Tort reform fight intensifies
Business and medical groups are continuing their push for malpractice reforms, releasing a report Thursday that claims Washington laws – when compared to those in Idaho – allow big jury awards to the detriment of health care providers.
The report, a collaboration of the Spokane Area Chamber of Commerce and conservative think tank Washington Policy Center, found that without a cap on awards and other changes, rising malpractice premiums will drive more doctors out of state. The problem in Washington has been labeled a “crisis” by the American Medical Association.
The fight over tort reforms pits doctors and hospitals against lawyers and patients with injury claims.
While both sides say rising insurance costs are troublesome, the Washington State Trial Lawyers say the medical community needs to address the serious issue of a small proportion of doctors who repeatedly offer poor, injurious care to patients.
Each year there are between 920 and 2,048 deaths in Washington that are due to preventable medical errors. Instituting a cap will not help, nor will putting more burdens on patients, the attorney group says.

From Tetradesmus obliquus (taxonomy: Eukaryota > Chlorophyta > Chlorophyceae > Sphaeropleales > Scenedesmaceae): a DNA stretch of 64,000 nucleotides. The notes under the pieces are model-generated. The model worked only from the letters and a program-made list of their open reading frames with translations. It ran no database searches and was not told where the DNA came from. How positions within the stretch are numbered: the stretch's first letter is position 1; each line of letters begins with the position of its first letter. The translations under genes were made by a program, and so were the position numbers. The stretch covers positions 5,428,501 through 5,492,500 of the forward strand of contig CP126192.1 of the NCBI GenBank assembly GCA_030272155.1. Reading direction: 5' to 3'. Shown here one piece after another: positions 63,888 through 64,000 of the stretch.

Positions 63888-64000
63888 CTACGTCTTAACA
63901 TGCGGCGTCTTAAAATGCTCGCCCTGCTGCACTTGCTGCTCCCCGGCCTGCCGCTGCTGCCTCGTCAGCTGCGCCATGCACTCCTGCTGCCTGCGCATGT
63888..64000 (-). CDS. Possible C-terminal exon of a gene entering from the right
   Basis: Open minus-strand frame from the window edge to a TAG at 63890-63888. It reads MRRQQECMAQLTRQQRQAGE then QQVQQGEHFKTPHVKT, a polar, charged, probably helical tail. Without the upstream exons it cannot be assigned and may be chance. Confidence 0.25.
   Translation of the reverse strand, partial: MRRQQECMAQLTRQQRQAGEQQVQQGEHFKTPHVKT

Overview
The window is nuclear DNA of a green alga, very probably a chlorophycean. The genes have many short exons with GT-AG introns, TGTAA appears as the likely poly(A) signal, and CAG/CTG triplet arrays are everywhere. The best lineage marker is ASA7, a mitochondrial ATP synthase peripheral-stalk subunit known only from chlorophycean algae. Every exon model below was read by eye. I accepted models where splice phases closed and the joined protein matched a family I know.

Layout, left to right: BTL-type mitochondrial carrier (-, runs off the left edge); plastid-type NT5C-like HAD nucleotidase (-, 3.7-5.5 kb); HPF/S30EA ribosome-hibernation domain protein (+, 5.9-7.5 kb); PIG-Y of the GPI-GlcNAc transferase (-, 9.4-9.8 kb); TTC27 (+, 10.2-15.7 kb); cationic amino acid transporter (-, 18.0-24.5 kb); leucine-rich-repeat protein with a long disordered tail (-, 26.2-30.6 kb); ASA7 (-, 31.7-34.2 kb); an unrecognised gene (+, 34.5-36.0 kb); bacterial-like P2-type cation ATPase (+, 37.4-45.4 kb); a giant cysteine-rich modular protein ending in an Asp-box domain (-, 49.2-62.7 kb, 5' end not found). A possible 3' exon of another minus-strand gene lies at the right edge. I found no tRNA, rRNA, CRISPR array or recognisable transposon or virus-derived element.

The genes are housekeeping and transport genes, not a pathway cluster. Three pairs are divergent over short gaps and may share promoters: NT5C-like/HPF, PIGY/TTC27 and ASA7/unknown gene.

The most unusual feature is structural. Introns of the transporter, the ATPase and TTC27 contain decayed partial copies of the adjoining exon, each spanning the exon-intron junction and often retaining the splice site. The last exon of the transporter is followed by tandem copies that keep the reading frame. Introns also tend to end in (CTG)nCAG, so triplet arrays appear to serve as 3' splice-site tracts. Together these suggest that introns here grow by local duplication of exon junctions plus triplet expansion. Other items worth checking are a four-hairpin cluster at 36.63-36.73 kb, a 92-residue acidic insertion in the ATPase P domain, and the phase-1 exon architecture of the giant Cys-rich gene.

Both sides are putting the changes to voters this fall in the form of competing initiatives.
At a Thursday press conference, report author Amy Johnson said that since 1996, average jury verdicts in Washington have increased 68 percent and settlements have climbed 53 percent. The number of verdicts in excess of $1 million has increased tenfold.
Mike Wilson, president of Sacred Heart Medical Center, said malpractice insurance premiums for the hospital have climbed 328 percent since 2000.
Hospitals are struggling to offset such increases that have also hit doctors and clinics.
Such costs suppress doctor recruitment, Wilson said, adding that 44 percent of hospitals in Washington are struggling to recruit new doctors.
The Washington medical community, he said, looks longingly across the state line to Idaho, where state law has capped jury awards and patients have stricter statute of limitations to follow.